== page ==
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The Ninth Circuit held in VIP Prods. LLC v. Jack Daniel’s Properties, Inc., 953 F.3d 1170 (9th Cir. 2020), that VIP’s “Bad Spaniels” dog toy mimicking the appearance of a Jack Daniels whisky bottle was protected expression under the First Amendment, such that Jack Daniels’ infringement claim had to be assessed under the rigorous standard set forth in Rogers v. Grimaldi, 875 F.2d 994 (2d Cir. 1989). Under Rogers, Jack Daniels’ infringement claim could proceed only if the distiller showed that VIP’s use of the Jack Daniels’ trademarks and trade dress either: 1) is not artistically relevant to the toy; or 2) explicitly misleads consumers as to the source or content of the toy. Following a remand and then summary affirmance by the Ninth Circuit, No. 21-16969, 2022 WL 1654040 (9th Cir March 18, 2022), the Supreme Court granted certiorari on November 21, 2022 to consider the principal question whether humorous use of another’s mark on a commercial product should be assessed under Rogers or the traditional multipart test of likelihood of confusion. (The case also raises issues of trademark dilution not directly addressed here.)
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By Christopher P. Bussert
This article explores developments (both positive and negative) in the post-TMA world in which courts have wrestled with implementation of the presumption of irreparable harm in trademark cases.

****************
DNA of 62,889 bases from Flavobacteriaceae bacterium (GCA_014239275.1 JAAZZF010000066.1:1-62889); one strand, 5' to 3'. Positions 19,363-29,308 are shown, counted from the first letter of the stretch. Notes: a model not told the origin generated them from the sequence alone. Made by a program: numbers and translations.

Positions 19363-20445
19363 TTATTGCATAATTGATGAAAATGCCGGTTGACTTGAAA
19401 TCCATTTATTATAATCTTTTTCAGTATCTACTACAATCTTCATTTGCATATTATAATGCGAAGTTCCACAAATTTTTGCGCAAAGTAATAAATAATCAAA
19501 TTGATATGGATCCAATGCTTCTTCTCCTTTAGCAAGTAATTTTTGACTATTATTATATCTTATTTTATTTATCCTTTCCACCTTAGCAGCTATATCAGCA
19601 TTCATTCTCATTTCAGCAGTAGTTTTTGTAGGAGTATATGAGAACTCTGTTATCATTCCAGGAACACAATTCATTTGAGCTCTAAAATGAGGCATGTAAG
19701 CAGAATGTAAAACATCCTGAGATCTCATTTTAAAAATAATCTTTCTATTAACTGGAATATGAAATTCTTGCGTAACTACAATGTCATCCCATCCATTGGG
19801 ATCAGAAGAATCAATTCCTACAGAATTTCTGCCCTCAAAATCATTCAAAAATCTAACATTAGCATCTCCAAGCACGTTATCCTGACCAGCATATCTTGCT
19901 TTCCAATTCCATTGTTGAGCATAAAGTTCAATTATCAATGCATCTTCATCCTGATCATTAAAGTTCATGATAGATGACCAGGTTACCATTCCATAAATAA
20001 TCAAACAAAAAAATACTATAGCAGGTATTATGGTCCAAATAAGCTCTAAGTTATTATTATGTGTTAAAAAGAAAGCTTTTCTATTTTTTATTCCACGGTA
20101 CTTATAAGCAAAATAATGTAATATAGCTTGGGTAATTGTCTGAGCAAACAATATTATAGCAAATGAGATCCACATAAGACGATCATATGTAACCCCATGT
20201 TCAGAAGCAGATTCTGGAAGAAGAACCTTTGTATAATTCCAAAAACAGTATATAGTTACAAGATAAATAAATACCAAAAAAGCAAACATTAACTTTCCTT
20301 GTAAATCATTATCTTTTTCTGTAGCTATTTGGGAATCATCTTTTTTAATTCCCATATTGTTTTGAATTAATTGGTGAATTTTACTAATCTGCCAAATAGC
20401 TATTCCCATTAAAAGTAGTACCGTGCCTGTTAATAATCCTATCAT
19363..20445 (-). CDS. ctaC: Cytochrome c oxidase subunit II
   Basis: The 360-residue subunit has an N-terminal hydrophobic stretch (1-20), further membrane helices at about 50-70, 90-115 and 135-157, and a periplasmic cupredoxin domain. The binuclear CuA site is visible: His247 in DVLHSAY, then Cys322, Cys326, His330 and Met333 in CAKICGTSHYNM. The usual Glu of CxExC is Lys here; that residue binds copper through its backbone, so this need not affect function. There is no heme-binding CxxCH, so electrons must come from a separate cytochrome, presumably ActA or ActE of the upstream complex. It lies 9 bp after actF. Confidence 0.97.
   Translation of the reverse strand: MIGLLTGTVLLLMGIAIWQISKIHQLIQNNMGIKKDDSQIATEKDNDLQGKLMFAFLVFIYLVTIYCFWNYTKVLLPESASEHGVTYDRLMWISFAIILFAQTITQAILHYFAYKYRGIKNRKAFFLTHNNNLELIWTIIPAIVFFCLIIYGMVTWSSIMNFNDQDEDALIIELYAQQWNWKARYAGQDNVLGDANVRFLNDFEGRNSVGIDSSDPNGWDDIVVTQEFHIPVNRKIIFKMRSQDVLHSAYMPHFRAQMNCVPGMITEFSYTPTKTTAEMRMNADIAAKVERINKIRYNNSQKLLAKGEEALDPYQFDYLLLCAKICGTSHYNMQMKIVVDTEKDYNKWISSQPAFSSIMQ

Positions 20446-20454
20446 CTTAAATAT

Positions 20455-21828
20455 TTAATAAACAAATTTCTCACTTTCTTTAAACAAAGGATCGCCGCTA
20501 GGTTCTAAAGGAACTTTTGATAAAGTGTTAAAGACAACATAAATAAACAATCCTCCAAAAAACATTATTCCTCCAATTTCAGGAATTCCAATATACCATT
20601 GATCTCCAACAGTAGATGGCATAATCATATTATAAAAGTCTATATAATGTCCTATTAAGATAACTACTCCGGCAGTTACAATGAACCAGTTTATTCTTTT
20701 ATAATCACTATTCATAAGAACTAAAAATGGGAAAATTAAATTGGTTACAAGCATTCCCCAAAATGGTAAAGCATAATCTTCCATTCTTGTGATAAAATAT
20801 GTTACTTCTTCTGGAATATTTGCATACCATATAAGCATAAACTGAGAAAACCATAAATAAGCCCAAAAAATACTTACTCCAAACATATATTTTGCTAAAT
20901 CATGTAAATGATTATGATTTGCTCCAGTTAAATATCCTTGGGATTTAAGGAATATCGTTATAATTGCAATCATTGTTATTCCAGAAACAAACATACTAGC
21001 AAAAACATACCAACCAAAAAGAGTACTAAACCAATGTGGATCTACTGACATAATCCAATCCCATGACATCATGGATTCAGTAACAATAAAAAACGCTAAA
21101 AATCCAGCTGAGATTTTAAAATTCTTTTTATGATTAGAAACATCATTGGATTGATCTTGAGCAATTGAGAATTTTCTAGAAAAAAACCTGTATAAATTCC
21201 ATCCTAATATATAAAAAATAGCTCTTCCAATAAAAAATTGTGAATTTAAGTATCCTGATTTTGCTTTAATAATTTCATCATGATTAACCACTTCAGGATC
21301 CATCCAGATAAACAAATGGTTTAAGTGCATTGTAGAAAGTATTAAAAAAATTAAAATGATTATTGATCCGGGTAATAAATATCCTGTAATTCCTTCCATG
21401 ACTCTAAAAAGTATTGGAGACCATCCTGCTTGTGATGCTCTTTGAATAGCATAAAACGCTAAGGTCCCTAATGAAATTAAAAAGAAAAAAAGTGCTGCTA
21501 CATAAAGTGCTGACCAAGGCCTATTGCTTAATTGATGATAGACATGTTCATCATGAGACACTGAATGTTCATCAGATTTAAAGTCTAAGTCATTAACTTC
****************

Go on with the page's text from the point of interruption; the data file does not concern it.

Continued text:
By Richard L. Hathaway
Recognizing that U.S. “copyright law protects only works of human creation,” the court determined that the Copyright Office “acted properly in denying copyright registration for a work created absent any human involvement.”
By Catherine Nyarady and Crystal Parker
This case has important implications not only for trademark registrations, but also potentially in determining collisions between trademark rights, rights of publicity, and freedom of speech considerations in future cases.
By Stephen M. Kramarsky and John Millson
Intellectual property laws, including copyright, patent, trademark and trade secret laws can provide avenues for companies to protect their IP. But it’s not always clear what assets are protectable and what are not.